Coal still has a bright future ahead of it

Posted on Dec. 2020 at 7:00Updated Dec 18. 2020 at 9:40

The Covid-19 pandemic has caused global coal consumption to plummet, but this decline will not last. This is bad news for global warming, revealed this Friday by the International Energy Agency (IEA) in its annual report on this source of energy, the most harmful among all means of electricity production. Driven by the demand for electricity in emerging countries, the decline of the “king coal”, which generates nearly half of the planet’s CO2 emissions, is still not in sight.

The past two years have seen an unprecedented decline in coal consumption since World War II. In 2019, the decline was close to 2%. This was the consequence of weaker growth in electricity demand, and a drop in gas prices, itself driven by an increase in natural gas production capacity.

Gas substitution

This trend has encouraged the substitution of gas for coal to generate electricity. In the United States and Europe, the decline of coal was unprecedented last year. Even in India, consumption fell for the first time in more than forty years. The rise of renewable energies has only accentuated the phenomenon.

This year, global coal consumption has fallen again by 5%, estimates the IEA, this time because of the health crisis. Demand has fallen both in industrial applications, particularly steelmaking, and in power generation.

Restart the economy

The rebound will be clear from 2021, when global demand is expected to increase by nearly 3%. The trends at work over the past two years are indeed going to return: economic growth, increase in the price of gas. The decline will continue in Europe and the United States, but at a slower pace. And consumption will be on the rise again in China, India, Southeast Asia.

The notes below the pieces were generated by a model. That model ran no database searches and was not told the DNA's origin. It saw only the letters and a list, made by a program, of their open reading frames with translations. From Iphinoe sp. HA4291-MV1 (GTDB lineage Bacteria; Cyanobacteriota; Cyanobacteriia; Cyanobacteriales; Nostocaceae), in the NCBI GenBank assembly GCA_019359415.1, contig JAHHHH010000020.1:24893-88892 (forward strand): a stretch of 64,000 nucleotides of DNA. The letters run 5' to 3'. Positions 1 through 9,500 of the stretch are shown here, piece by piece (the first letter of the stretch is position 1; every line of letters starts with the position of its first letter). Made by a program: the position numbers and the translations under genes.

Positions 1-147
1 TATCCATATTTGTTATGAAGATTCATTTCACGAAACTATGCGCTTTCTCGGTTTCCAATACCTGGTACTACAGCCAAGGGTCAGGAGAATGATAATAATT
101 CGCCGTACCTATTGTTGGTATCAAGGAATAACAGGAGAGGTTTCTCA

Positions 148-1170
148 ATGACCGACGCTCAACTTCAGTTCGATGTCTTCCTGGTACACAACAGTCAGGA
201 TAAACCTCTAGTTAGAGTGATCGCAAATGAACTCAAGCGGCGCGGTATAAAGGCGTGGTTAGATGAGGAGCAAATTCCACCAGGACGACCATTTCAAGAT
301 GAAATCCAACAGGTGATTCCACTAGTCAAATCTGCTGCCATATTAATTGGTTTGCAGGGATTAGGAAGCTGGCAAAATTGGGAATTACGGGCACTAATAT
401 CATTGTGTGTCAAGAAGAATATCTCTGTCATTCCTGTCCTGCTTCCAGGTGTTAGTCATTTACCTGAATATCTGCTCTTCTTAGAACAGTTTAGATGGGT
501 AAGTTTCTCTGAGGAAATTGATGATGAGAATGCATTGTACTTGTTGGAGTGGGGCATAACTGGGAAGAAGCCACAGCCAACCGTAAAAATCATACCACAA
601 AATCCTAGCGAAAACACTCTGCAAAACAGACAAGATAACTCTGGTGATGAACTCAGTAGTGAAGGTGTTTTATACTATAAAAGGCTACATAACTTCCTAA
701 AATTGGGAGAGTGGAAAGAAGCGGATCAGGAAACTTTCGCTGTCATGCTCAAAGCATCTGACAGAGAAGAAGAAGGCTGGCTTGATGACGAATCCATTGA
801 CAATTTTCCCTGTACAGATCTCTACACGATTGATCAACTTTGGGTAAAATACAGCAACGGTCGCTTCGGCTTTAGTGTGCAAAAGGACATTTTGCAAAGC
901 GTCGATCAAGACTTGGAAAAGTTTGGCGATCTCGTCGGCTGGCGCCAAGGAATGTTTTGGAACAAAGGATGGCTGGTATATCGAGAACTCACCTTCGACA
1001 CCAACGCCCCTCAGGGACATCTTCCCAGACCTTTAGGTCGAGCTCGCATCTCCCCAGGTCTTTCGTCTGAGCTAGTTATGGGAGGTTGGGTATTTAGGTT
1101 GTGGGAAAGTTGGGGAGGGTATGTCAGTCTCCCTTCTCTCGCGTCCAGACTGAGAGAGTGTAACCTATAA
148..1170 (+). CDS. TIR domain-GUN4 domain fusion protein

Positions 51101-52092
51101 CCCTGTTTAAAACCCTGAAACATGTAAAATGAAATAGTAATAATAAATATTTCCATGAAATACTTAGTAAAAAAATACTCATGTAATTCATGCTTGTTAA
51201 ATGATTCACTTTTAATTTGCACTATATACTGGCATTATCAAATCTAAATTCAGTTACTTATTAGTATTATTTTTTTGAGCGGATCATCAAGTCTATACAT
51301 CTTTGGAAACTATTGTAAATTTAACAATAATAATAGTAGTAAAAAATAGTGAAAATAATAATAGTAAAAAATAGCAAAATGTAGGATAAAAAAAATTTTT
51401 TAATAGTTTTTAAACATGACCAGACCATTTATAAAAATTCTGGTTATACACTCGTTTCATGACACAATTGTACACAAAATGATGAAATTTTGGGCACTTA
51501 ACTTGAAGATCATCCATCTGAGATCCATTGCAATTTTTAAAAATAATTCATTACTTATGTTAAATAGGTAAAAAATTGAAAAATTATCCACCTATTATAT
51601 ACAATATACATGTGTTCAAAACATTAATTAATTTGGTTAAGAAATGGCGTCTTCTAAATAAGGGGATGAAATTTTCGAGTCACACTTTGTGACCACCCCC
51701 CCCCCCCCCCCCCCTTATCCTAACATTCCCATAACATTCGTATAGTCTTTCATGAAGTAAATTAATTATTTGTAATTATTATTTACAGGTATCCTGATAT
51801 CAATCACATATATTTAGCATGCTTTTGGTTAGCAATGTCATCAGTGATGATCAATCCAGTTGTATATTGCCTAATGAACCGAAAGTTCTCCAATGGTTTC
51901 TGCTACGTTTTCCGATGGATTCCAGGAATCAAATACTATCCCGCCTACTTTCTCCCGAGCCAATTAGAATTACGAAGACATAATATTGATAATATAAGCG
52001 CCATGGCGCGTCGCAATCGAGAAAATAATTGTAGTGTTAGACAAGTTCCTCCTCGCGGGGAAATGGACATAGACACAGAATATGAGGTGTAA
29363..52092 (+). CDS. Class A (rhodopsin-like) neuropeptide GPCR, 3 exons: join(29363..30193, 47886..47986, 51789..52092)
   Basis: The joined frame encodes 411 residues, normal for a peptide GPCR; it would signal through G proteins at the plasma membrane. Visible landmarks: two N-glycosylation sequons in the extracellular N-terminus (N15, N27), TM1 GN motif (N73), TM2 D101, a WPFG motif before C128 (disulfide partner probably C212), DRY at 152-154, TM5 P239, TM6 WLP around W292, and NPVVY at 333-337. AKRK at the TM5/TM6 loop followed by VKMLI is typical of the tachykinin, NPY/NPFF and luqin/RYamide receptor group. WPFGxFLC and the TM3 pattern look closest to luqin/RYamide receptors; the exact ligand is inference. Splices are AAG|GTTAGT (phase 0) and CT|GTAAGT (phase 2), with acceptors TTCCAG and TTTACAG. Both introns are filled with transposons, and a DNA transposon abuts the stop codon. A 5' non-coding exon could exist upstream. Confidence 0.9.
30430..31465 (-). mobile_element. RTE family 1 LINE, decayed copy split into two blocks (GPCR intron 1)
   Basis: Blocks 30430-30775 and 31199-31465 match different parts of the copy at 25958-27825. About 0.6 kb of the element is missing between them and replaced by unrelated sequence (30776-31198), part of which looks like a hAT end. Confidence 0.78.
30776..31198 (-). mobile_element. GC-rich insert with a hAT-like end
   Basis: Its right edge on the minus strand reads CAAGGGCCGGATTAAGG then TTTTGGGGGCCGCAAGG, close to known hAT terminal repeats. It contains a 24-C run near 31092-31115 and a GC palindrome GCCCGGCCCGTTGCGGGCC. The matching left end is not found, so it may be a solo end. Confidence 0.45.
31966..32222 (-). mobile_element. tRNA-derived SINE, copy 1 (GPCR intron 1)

However, emerging countries are decisive in this market. China alone absorbs more than half of world consumption. “Everything that happens in this country is therefore crucial,” said Carlos Fernandez Alvarez, analyst at the IEA. Beijing and Chinese local authorities seem to be betting on coal to restart the economy as quickly as possible after the health crisis. In the first nine months of the year, 27 gigawatts of new coal-fired power generation capacity were approved, seven times more than in 2019.

More efficient plants

Every year, China opens around 30 gigawatts of new coal-burning power plants. Or a new power station every two weeks. “It is the equivalent of half of the French nuclear fleet more each year”, points out Carlos Fernandez Alvarez. The only good news is that the new installations are more efficient and emit less CO2. But faced with such a mass, the boom in renewable energies, however powerful in China, is not enough. “Coal will continue to be the cornerstone of the electricity supply for the next decades,” warns the Agency.

Coal consumption will also pick up next year in other Asian countries. It would then stagnate over the next five years thanks to the decline in demand in rich countries. And it would probably never return to the peak of 2013. But of real decline, there is still no question of a foreseeable horizon.

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